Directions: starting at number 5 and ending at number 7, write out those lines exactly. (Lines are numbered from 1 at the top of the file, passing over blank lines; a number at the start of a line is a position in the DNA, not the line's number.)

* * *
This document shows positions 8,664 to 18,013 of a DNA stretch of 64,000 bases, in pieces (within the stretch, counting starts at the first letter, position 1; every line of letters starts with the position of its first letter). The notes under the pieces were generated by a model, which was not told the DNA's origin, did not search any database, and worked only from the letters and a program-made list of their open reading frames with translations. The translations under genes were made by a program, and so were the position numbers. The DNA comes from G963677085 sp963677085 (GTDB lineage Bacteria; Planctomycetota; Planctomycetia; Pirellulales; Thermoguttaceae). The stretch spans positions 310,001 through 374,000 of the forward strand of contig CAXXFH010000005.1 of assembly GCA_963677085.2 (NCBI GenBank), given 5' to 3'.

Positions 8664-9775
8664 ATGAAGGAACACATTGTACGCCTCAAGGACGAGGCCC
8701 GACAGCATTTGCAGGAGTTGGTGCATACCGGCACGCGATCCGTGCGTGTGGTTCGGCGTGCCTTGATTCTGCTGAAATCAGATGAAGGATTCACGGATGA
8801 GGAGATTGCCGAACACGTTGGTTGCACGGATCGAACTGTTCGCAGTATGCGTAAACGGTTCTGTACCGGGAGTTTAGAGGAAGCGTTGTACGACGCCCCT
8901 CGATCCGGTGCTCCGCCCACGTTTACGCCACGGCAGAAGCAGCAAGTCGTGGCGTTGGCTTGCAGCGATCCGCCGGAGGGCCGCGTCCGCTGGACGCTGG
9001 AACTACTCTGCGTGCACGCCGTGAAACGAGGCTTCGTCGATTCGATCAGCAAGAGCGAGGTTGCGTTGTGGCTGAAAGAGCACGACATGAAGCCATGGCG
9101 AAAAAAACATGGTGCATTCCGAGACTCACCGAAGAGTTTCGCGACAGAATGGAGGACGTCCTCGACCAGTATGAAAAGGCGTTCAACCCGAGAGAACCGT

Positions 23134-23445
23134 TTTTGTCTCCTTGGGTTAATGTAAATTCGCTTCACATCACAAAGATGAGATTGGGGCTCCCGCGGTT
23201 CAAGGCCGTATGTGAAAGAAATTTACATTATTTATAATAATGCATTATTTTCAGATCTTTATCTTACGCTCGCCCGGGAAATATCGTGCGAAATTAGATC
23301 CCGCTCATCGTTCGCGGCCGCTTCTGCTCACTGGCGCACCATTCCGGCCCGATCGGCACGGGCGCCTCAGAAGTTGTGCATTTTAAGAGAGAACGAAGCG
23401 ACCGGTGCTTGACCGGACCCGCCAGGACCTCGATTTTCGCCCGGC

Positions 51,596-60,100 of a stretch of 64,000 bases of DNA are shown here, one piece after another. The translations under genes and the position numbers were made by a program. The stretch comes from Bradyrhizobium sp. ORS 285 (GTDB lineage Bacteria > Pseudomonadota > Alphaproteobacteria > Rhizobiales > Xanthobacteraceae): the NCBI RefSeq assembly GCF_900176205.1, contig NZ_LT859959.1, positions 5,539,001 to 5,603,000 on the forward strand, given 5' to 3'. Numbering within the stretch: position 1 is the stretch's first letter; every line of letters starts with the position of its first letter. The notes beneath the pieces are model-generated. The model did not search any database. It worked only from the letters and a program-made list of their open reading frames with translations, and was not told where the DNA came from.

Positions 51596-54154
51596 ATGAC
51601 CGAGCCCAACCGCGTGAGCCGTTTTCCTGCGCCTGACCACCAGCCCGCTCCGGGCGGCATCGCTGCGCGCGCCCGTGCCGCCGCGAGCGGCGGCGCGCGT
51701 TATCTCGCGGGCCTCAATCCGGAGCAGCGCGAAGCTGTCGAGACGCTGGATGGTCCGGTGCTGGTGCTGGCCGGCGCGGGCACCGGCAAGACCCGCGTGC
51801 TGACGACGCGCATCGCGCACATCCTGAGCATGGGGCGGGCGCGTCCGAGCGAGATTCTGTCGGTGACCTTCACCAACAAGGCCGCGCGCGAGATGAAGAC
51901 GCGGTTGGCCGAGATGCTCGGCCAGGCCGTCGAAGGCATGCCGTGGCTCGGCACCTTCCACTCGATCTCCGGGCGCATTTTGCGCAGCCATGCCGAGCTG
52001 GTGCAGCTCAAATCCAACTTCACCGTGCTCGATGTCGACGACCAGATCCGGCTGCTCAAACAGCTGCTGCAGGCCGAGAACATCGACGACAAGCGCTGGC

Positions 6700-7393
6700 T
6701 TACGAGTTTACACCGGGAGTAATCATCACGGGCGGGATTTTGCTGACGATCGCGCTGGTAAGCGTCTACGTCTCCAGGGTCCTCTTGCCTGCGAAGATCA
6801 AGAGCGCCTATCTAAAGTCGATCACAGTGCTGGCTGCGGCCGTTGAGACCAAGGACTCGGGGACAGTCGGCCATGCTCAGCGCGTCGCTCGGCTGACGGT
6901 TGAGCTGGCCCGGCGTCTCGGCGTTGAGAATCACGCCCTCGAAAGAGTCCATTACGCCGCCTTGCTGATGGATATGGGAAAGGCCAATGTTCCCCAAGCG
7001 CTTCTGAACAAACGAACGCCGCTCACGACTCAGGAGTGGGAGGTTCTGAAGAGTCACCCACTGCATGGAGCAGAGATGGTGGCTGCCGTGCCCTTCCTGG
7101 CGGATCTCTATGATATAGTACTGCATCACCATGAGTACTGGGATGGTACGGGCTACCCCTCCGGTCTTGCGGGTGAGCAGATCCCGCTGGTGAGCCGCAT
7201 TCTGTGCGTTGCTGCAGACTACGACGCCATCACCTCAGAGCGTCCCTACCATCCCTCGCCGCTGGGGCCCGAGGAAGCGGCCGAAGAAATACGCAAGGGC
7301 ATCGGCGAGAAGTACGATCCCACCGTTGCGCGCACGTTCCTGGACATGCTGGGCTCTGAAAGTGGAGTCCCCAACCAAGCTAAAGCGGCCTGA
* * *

8801 GGAGATTGCCGAACACGTTGGTTGCACGGATCGAACTGTTCGCAGTATGCGTAAACGGTTCTGTACCGGGAGTTTAGAGGAAGCGTTGTACGACGCCCCT
8901 CGATCCGGTGCTCCGCCCACGTTTACGCCACGGCAGAAGCAGCAAGTCGTGGCGTTGGCTTGCAGCGATCCGCCGGAGGGCCGCGTCCGCTGGACGCTGG
9001 AACTACTCTGCGTGCACGCCGTGAAACGAGGCTTCGTCGATTCGATCAGCAAGAGCGAGGTTGCGTTGTGGCTGAAAGAGCACGACATGAAGCCATGGCG